Since the coronavirus appeared in Wuhan China in December 2019 it has spread around the world.
Coronaviruses or COVID-19 are a large group of viruses that are part of a big species of animals, and humans are included in the animal reign as well.
From science, we know that two coronaviruses have been so far extremely dangerous and that could cause death.
From this family, the MERS- Middle East Respiratory Syndrome and SARS – Severe Acute Respiratory Syndrome- have been well known to humanity for the past few decades. The former is so dangerous, that if infected, three out of four people die. The later shows that about 10% of people infected died from it, especially the elderly.
How do the viruses come to life?
Any human contact with animals is a good launching pad for the acquisition, development, mutation of these viruses.
The transmission of viruses does not happen only from animals to humans, it is from humans to humans when people are closer than three feet (one meter) to each other and one of them got infected.
How do viruses spread?
The viruses can spread among other ways through a sneeze, handshake or sexual contacts. Our habits also can perpetuate their existence and development, for instance not washing our hands properly, keep touching our face.
As viruses do depend on climate, they can thrive, strive or die in certain temperatures. Some do not last at all above 40 Celsius, while some others multiply voraciously. The viruses’ proliferation rate is always based on numbers from the scientific viewpoint.
When the scientists work with the numbers, they learn quickly which virus grows. The coronavirus spread does that fast because the multiplication indicator that the scientists use is greater than the number one (>1).
The formula that determines the coronavirus outbreak includes all the biological and environmental factors known at the time for the virus to develop.
What is the multiplication factor?
When coronavirus infects a human from an animal, the human has the ability to infect more than two people if the multiplication indicator just shown above is >2.
The two people infected can spread the virus to the other two people, and they can do the same to the other two and this goes on forever if not stopped.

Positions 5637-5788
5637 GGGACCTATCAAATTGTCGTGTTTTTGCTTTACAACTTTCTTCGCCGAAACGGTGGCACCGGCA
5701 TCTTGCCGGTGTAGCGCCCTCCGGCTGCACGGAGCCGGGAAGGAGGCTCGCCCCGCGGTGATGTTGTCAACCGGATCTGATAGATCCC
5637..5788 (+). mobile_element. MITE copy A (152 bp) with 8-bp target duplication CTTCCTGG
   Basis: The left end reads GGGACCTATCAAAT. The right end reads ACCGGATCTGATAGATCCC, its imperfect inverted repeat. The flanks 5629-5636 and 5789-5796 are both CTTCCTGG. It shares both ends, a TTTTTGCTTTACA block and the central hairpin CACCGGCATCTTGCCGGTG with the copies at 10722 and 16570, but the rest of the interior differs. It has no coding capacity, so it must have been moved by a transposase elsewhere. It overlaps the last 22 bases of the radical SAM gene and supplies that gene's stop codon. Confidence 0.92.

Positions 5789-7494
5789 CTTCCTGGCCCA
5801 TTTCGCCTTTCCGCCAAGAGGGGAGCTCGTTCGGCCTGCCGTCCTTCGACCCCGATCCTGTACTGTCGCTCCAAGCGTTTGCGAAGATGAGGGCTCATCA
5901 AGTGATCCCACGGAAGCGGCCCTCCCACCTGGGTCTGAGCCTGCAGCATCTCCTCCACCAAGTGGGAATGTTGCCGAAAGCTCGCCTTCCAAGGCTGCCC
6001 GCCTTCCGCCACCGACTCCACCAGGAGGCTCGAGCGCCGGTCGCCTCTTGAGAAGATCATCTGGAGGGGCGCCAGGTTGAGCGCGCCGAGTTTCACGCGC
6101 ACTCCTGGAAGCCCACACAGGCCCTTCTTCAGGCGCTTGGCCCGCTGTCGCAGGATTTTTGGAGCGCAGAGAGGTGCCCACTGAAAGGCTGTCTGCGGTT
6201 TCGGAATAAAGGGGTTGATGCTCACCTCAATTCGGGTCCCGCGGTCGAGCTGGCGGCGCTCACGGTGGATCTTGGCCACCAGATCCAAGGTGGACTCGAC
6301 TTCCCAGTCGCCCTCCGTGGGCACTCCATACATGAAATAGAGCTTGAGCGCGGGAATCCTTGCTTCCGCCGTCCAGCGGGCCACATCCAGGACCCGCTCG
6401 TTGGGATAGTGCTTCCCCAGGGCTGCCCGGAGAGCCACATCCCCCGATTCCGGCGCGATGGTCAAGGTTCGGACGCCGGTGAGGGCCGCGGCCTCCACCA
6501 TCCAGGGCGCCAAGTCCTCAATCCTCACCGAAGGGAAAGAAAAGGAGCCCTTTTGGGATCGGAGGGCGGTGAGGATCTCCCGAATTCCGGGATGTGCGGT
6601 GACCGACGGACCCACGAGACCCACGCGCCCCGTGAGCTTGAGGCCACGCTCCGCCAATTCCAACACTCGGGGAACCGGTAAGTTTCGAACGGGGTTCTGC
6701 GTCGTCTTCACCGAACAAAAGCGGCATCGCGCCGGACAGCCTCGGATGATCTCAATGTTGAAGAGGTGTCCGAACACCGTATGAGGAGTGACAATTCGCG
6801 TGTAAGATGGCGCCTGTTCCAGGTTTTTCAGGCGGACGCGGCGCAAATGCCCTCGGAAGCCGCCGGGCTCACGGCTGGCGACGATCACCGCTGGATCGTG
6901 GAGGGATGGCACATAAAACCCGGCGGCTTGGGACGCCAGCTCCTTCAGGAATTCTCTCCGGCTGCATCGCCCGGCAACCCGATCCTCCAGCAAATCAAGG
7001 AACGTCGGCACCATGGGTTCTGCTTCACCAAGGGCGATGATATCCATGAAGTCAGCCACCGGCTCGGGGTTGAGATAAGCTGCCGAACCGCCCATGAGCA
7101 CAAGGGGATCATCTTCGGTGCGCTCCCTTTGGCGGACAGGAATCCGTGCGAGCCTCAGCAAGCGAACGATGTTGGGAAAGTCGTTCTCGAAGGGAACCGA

From our knowledge on viruses generally, the multiplication indicator could be as high as 18 for example fro measles and as low as 1.5 as it is for ebola.
We all get flu at one point or another and it still shows the multiplication factor is usually not very big. The common flu that we also have vaccines, it shows at 1.2 on average.
Even though we have this number 1.2 who could not be considered high compared to 18, we’ve got to consider the environmental factors that act around the coronavirus. They can change the rate of spread dramatically.
Information plays a huge role
When a virus such as SARS broke out, people weren’t aware of its danger, but once they learned what to do, what the symptoms are they went to get tested and treated early.
Coronavirus is not an infection that bursts right out and shows the symptoms immediately. It takes an incubation period of about 12-14 days.
How can we deal with it?
From the infrastructure viewpoint, we can increase the health system base, raising the numbers of medical staff, increasing the number of hospitals and other adequate medical institutions where personnel is ready to treat all patients infected.
In a short time that the coronavirus spreads these goals of building, qualifying and getting new resources is unimaginable.
Then, a feasible option is to slow down the outbreak of coronavirus. Scientists refer to these as flattening the curve.
It takes longer than if we have all medical equipment, and human resources engaged, and it’s a safer solution, as it involves the mindful, receptive participation of the people in every community based on the information they get from qualified persons who know more about the corona.
Since it takes longer, even the same amount of cases would be a benefit to society as their number does not increase affecting other people’s lives.
The current health institutions, staff, and equipment will deal with the corona outbreak in better conditions as they start treating the patients as they come in and release them once cured.
The flatten curve helps relieve the strain put on the health system resources during the coronavirus spread.
What are the symptoms
Good news, as most people even diagnosed with coronavirus don’t die. Even an overwhelming number of humans do not even get it. Usually, the bodies that are frail, their immune system is low and the elderly get infected.
When infected people get diagnosed, they have the following symptoms:
- start with coughing
- shortness of breath
These are the average flu symptoms.
When people are healthy, even diagnosed, their body having a higher immunity can fight the coronavirus.
In any case, if you experience all the symptoms enumerated above, it’s crucial to seek immediate medical attention.
Who can suffer seriously from COVID-19?
As mentioned, coronavirus proves fatal to those whose immune system is weak, the elderly and people with pre-existing health conditions. It’s harder to fight corona by people who are sick with heart disease, diabetes, and lung disease.
The people with pneumonia if infected by a coronavirus, the oxygen would not reach into the lungs and the continuous shortage of vital oxygen can lead to the death of the patient.
Those who are diagnosed with sepsis could be a serious target for coronavirus because their body overreacts to any kind of infection.